Every few weeks I meet with a group of people to discuss our experiences and feelings about race and racism. This is something I took away from our last discussion.
This is an attempt to get down something we discussed during this past Sunday's discussion. I've put it in the first person but only so that I could be speaking for myself and not others. I'd be interested in comments, suggestions, edits, etc:
Black, white, oppressed, privileged. Our discussions have helped me see that these words are labels which have the power to short-circuit my understanding and connection to other people. If I see a person with dark skin and think “black” or a person with light skin and think “white” I'm traveling away from them. The words come with assumptions about who this person is. They help me categorize, order and prepare myself for interaction but that process has meant that I see less of people around me. As I interact with people based on these assumptions I keep them fixed in a place in relation to me and I'm fixed in place too. Arrested development. This is what racism has been for me: constant, nearly involuntary, application of assumptions to people who appear to be other than me. The “me” I've perceived myself to be. After all, if even, unconsciously I'm obviously identifying the norm as white. By seeing and thinking: “He's black.”, “She's black.”, I'm seeing myself as 'white', I'm being white rather than simply another person. As an individual I can avoid the use of these words, wanting to avoid the assumptions they come with.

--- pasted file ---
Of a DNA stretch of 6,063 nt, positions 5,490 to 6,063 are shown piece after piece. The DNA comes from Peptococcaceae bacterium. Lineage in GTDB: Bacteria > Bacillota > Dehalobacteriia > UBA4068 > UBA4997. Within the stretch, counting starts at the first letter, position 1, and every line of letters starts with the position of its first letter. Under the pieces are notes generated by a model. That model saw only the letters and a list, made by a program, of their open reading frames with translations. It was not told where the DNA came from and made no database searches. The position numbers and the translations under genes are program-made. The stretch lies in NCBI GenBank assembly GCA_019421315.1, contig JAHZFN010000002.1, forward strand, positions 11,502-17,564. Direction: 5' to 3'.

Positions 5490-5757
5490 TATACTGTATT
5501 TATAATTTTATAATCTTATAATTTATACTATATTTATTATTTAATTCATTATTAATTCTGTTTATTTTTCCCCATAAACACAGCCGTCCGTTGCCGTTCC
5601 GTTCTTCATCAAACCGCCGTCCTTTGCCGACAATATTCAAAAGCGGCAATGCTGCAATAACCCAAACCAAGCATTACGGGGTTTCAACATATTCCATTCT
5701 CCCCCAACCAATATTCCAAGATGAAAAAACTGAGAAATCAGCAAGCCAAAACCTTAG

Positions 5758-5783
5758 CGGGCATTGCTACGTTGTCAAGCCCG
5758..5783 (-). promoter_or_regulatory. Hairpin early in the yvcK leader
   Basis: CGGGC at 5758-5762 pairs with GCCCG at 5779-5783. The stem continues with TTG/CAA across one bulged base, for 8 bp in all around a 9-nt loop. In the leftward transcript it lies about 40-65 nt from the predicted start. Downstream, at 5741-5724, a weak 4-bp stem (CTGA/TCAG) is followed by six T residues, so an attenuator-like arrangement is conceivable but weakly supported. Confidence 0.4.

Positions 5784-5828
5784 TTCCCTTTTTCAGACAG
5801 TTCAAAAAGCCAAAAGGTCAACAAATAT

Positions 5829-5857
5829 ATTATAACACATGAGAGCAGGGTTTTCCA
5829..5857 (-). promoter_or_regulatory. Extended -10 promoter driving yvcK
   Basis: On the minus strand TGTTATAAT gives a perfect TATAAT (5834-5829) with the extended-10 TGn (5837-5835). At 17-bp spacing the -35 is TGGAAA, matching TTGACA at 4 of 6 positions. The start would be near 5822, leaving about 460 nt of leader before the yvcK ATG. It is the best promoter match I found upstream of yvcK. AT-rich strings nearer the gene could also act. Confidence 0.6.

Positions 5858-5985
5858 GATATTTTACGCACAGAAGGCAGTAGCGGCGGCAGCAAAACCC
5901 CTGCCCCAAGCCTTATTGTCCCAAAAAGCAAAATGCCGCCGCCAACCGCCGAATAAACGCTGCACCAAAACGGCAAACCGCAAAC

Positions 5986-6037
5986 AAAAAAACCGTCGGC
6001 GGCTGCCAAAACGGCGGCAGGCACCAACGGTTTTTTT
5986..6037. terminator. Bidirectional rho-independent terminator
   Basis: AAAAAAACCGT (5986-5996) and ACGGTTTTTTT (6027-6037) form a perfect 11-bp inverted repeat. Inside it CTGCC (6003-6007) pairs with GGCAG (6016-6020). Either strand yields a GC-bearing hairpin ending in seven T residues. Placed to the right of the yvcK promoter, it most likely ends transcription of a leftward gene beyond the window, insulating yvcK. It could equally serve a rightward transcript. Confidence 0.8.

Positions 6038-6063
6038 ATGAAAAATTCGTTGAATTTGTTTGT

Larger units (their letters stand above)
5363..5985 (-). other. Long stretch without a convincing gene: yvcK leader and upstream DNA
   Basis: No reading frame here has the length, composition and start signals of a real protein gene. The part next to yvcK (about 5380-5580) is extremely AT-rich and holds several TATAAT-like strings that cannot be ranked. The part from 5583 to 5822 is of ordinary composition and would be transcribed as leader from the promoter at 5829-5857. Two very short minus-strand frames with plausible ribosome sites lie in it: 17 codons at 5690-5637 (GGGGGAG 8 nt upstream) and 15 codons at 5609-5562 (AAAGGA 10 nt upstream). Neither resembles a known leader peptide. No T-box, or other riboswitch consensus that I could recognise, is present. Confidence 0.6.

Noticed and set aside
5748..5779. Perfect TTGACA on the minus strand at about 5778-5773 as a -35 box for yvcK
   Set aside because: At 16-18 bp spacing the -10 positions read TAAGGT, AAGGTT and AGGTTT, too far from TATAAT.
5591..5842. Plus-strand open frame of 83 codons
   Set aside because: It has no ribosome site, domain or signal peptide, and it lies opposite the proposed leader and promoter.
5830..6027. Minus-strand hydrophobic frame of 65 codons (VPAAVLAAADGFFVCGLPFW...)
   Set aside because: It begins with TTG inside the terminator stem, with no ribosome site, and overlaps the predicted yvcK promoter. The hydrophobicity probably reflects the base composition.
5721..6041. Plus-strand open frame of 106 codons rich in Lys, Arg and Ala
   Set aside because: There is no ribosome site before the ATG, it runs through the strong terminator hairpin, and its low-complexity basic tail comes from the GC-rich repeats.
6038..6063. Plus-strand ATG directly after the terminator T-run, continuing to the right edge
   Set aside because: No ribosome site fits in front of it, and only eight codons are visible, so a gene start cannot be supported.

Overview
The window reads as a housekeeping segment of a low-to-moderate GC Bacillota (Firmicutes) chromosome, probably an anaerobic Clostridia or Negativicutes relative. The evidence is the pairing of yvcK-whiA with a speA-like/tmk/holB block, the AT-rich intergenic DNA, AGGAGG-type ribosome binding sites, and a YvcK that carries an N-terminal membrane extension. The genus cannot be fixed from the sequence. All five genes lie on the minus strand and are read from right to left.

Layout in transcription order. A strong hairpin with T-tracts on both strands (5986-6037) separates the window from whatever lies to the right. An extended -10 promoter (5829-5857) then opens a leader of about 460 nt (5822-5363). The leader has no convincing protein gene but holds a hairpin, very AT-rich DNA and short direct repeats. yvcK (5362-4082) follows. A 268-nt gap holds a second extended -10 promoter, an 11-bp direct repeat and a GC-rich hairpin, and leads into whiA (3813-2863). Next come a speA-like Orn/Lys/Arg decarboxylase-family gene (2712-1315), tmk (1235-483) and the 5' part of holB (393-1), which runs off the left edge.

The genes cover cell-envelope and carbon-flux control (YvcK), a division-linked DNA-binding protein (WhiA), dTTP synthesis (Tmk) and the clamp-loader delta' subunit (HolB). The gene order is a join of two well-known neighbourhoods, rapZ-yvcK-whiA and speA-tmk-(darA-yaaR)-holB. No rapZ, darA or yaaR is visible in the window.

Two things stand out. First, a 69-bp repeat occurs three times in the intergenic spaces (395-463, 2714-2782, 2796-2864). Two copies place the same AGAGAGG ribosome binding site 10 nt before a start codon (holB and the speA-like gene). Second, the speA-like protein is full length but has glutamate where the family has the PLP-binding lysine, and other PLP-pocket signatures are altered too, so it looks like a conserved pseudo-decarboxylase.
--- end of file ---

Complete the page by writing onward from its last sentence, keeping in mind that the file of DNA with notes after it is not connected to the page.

But I live in a country where those words have a lot of meaning. Being a black person or a white person has immeasurable impact on how people live and treat each other. Outside the range of love and compassion those words mean a lot. And it's easy to feel that my experience is nothing in the face of very large scale pervasive racist practices. But change begun in one person has an effect which is relayed and magnified by interactions. Change starts with individuals. If I can see past white & black that will show up in the course of each day. Each of us can be a catalyst. We have the ability as individuals to change the way we think and effect others through our interactions.